Fine Art Photo Collectors' Gallery - and much more...

The Kunduz Valley, Kunduz Province, Afghanistan, 1975   © Luke Powell



In Defiance of History: Afghanistan 1973 - 2003
Photographs by Luke Powell

On display August 5 - September 18, 2007

Opening reception and gallery talk with Marjorie Speed Powell
Sunday, August 5, 3:00 - 5:00 p.m.

Photographer Luke Powell captures the beauty and dignity of Afghanistan from the cities in the news to remote villages reachable only on horseback. He photographed the country extensively throughout the 1970s as a tourist and again from 2000 – 2003 in the employ of the United Nations to document minefields, mine victims, and demining efforts. Powell’s images of Afghanistan have been widely exhibited, including shows at the Smithsonian’s Sackler Gallery, the Royal Ontario Museum in Toronto, Manesh Hall in Moscow, and the Fotographie Forum in Frankfurt. Take advantage of this special opportunity to view the images in your own backyard.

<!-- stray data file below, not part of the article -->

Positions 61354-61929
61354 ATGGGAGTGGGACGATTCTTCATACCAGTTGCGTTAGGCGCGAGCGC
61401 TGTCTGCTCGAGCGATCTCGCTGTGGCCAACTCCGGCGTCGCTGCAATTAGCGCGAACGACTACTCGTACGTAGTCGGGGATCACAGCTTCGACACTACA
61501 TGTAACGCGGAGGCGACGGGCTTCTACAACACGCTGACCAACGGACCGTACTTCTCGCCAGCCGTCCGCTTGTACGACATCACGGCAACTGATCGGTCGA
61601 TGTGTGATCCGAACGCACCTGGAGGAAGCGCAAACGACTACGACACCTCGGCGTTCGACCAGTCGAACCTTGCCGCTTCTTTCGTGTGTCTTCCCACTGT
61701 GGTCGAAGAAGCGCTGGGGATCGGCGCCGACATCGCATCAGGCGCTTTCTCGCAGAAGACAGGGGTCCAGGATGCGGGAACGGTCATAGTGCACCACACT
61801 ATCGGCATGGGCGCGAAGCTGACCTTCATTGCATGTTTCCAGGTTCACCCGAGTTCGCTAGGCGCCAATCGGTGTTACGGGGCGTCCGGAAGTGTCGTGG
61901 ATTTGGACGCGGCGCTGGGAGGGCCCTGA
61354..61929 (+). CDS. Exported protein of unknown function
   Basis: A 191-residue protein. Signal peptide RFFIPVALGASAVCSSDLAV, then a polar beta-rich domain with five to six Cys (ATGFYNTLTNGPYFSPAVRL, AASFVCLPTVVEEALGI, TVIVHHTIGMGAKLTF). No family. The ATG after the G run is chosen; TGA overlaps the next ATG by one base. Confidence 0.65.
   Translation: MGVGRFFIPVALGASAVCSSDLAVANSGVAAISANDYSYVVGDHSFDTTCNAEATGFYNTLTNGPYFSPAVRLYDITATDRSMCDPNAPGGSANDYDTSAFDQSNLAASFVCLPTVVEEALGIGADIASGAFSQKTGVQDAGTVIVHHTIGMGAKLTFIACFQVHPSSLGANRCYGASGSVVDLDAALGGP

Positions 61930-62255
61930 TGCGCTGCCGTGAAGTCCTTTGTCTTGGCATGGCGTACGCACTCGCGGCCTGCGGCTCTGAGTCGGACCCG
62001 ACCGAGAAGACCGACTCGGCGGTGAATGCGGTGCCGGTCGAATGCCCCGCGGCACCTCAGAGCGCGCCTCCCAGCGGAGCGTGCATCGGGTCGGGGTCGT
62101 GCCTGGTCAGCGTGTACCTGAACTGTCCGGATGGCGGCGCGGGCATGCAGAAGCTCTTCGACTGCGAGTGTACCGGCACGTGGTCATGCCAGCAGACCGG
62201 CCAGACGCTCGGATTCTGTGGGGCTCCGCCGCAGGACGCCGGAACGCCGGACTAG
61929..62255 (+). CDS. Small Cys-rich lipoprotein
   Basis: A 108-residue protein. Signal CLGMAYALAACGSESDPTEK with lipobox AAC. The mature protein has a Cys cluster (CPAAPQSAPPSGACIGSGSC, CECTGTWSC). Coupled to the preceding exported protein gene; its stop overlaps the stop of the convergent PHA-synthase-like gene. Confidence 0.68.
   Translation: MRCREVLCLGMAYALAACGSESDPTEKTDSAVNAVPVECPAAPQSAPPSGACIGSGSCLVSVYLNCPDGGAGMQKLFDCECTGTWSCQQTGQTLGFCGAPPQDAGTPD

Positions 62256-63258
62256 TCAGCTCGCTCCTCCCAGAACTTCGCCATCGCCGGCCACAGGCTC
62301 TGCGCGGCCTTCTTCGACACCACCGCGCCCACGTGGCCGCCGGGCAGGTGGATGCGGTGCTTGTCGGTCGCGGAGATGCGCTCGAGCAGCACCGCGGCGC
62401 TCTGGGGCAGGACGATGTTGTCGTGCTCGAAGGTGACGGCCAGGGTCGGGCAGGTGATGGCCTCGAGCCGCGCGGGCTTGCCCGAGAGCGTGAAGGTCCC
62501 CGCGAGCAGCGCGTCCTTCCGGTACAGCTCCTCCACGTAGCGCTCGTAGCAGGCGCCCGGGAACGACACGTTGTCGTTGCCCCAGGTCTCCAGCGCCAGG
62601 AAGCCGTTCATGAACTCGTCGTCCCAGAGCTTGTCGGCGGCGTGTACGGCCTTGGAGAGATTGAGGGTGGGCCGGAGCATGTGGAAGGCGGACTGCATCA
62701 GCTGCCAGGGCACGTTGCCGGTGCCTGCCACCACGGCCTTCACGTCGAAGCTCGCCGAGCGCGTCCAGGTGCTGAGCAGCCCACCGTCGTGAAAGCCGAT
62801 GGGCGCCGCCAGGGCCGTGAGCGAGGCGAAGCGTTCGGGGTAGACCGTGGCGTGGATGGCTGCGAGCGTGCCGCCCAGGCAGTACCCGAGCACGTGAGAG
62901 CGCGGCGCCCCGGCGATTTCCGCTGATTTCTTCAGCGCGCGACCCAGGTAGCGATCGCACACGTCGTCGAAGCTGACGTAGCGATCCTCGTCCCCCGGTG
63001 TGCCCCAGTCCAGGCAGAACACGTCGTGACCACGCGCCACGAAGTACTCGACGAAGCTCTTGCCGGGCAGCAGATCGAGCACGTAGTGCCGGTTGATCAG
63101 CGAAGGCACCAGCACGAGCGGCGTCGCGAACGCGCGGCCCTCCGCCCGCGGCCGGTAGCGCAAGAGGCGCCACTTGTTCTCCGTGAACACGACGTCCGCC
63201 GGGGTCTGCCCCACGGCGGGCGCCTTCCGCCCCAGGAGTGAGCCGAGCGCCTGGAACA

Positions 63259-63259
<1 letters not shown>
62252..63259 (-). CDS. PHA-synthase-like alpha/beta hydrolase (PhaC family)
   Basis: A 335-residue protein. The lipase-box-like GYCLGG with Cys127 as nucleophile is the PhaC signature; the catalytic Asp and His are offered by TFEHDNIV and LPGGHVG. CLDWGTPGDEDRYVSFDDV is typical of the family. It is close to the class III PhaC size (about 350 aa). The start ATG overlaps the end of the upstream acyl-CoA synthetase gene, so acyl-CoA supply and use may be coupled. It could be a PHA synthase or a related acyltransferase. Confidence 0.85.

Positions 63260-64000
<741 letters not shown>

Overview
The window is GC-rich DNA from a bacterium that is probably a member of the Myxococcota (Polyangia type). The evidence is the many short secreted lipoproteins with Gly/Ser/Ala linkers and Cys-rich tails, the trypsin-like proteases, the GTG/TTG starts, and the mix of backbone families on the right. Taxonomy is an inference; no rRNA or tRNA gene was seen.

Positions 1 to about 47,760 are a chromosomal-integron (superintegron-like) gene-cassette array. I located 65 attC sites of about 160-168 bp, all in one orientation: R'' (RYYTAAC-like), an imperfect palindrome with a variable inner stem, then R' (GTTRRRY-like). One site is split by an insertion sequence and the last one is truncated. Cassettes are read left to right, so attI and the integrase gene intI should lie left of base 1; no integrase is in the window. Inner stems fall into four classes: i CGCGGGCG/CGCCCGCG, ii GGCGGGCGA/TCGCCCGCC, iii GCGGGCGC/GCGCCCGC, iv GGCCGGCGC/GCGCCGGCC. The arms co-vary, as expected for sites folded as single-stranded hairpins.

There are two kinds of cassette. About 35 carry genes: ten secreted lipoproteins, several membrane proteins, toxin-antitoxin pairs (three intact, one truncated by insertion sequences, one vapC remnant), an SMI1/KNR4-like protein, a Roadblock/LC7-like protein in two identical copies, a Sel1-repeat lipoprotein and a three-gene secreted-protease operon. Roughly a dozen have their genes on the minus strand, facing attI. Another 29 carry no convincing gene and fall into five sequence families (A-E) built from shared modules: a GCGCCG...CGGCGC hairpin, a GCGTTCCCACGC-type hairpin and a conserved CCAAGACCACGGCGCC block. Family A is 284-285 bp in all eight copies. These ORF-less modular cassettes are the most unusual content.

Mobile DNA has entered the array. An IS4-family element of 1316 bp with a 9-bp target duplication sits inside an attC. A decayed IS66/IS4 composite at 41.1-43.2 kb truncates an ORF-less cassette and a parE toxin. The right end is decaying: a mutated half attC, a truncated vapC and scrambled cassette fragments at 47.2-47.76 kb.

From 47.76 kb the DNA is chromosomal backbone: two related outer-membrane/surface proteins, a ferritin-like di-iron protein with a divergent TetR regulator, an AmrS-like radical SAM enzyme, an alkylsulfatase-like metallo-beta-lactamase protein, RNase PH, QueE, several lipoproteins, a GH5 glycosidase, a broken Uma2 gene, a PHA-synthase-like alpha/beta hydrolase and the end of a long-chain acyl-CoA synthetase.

Luke Powell was born and raised in North Carolina. He holds a BA from the University of North Carolina at Chapel Hill and a Master of the Arts of Religion degree from Yale University. When he began photographing Afghanistan, Powell was an ordained minister in the North Carolina Annual Conference of the Methodist Church. He first went abroad to work on archaeological excavations in Israel with a team from the UNC-Chapel Hill Department of Religion. After his third season on the digs, Powell attempted an overland journey from Israel to India. His travel arrangements were thwarted by the war between Pakistan and India. Along with fleeing refugees, Powell rode to safety in Afghanistan by freight car. Stranded in Kabul by the severe winter snows, Powell waited for the roads west to clear and “discovered that this was the jewel of Central Asia, an extraordinary window on the ancient world. There I saw villages remarkably similar to ones we had excavated from thousands of years ago. I wanted to make photographs in Afghanistan so that Americans, charmed by the beauty of the place, would begin to open their hearts to the world of Islam, which they would soon need to understand.”

© 2007 Through This Lens, Inc.